The court heard Pusey would have certainly been killed himself had he not gone to urinate and Judge Wraight accepted he must have been in some sort of shock himself at the time of filming.

Pusey had already spend 10 months behind bars while his case filtered through the justice system. 

Judge Wraight said Pusey had been ‘demonised’ by the media and the general public during that time, which had played a part in his ultimate sentence. 

‘I accept there is evidence of genuine remorse,’ he said. 

The unemployed property developer was pulled over for speeding at 149km/h in his black 2016 Porsche 911 on Melbourne’s Eastern Freeway at the time of the tragedy.

As officers discussed impounding his sports car by the side of the road, a truck driven by drugged-up Mohinder Singh crashed into them.

Senior Constable Kevin King, Constable Glen Humphris, Leading Senior Constable Lynette Taylor and and Constable Josh Prestney all died.

Pusey avoided the crash after he jumped the fence to urinate in some bushes, and emerged to film the scene including close-up shots of the dying officers.  

The mortgage broker (pictured in a court sketch) avoided being struck because he'd been urinating off to the side of the road

The mortgage broker (pictured in a court sketch) avoided being struck because he’d been urinating off to the side of the road

Pusey's barrister Dermot Dann QC (right) had argued his client ought be regarded as a victim of crime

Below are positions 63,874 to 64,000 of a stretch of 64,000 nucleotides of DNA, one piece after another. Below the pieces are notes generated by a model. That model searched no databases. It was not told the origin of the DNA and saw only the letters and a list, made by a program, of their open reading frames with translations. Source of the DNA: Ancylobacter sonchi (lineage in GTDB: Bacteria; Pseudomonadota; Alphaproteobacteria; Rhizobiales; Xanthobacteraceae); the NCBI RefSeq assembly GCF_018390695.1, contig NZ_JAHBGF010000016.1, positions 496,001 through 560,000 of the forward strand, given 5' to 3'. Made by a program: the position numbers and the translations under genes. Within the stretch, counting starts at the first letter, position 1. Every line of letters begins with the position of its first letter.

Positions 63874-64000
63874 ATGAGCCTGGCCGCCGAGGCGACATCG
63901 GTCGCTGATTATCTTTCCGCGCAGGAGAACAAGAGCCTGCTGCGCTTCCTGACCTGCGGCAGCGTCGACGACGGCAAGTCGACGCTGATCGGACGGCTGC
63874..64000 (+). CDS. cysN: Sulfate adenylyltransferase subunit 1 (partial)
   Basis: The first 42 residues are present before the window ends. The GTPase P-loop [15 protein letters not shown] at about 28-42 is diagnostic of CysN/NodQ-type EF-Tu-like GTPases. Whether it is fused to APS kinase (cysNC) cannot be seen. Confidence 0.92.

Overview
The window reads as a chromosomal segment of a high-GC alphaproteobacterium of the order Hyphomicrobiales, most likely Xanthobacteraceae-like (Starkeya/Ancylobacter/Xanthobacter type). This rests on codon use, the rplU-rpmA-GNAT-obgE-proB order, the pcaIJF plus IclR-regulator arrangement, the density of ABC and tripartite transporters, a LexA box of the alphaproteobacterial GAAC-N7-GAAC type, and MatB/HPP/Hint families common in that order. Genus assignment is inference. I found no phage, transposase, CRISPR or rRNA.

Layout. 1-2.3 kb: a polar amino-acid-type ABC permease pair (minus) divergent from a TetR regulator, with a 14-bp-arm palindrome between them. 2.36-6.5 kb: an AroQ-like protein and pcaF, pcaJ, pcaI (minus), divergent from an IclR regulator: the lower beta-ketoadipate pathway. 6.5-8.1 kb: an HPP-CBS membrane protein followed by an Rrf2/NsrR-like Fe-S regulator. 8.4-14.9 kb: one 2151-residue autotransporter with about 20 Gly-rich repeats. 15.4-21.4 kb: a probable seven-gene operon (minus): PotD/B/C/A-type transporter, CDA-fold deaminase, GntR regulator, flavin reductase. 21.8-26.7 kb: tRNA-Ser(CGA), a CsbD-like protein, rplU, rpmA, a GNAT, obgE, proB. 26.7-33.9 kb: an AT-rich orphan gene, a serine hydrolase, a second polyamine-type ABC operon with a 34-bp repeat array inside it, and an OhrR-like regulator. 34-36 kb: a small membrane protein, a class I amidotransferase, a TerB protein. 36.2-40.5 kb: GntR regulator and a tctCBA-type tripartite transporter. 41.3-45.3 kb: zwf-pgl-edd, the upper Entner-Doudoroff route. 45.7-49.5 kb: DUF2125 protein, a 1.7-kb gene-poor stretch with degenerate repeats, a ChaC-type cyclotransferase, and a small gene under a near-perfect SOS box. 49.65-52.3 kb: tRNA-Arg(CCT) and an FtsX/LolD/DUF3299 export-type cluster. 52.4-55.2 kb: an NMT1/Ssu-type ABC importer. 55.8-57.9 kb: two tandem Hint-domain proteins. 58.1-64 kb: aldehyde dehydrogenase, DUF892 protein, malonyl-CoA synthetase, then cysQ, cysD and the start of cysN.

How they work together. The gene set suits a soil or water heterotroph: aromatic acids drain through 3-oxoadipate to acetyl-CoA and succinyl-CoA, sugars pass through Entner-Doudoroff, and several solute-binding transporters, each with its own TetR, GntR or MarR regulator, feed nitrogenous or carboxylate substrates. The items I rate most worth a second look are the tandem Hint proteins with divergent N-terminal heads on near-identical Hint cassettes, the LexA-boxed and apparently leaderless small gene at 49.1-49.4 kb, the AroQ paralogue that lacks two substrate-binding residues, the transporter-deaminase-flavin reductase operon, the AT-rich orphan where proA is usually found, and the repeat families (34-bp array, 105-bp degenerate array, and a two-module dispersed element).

Pusey’s barrister Dermot Dann QC (right) had argued his client ought be regarded as a victim of crime 

Parents of Josh Prestney, Andrew (2nd right) and Belinda Prestney (2nd left) arrive to the County Court of Victoria in Melbourne last month

Parents of Josh Prestney, Andrew (2nd right) and Belinda Prestney (2nd left) arrive to the County Court of Victoria in Melbourne last month

The court again heard a graphic recounting of the content of the two Pusey videos, adding up to three minutes and eight seconds.

Pusey numerous times said variants of ‘absolutely amazing’ and ‘look at that’ when ‘slowly and purposefully’ surveying the scene and zooming in on the dead officers’ injuries.

At one point he said ‘this is f**king justice’ in the general direction of the road as other motorists went past.

The court heard Pusey first retrieved his two mobile phones and a lunch bag containing drugs from the wreck of his car. 

He then turned to Senior Constable Taylor, who was sprawled on top of the Porsche with her legs crushed by the truck and her hand through the sunroof, moaning and near death.

‘There you go,’ he said to her as his camera zoomed in on her face and injuries.

Pusey then wandered around the scene, filming and photographing it along with the horrific injuries suffered by the four officers.

‘Bang, bang, bang, they got thrown all the way over there,’ he said. ‘I think everyone got cleaned up – there’s four people, look at that.’

Soon after he showed a close up of injuries to one of the male officers and said: ‘Oh he’s smashed, look at that. Lucky I went and had a piss.’

Around him, motorists who pulled over upon seeing the crash scene were trying to help the four officers, including a doctor. 

This did not stop Pusey’s distasteful comments, as he complained about being pulled over at 149km/h and his beloved car being wrecked. 

Richard Pusey was arrested on April 23, one day after the fatal crash which killed four police officers

Richard Pusey was arrested on April 23, one day after the fatal crash which killed four police officers

Partner of Senior Constable Kevin King, Sharron Mackenzie (2nd left) arrives to the County Court of Victoria in Melbourne last month

Partner of Senior Constable Kevin King, Sharron Mackenzie (2nd left) arrives to the County Court of Victoria in Melbourne last month

‘Look at that, man, you f**king c**ts, guess I’ll be getting an Uber home,’ he said.

Bystanders berated him for filming instead of helping the officers, including one who could be seen in the footage pointing at him and saying ‘mate, um, don’t’.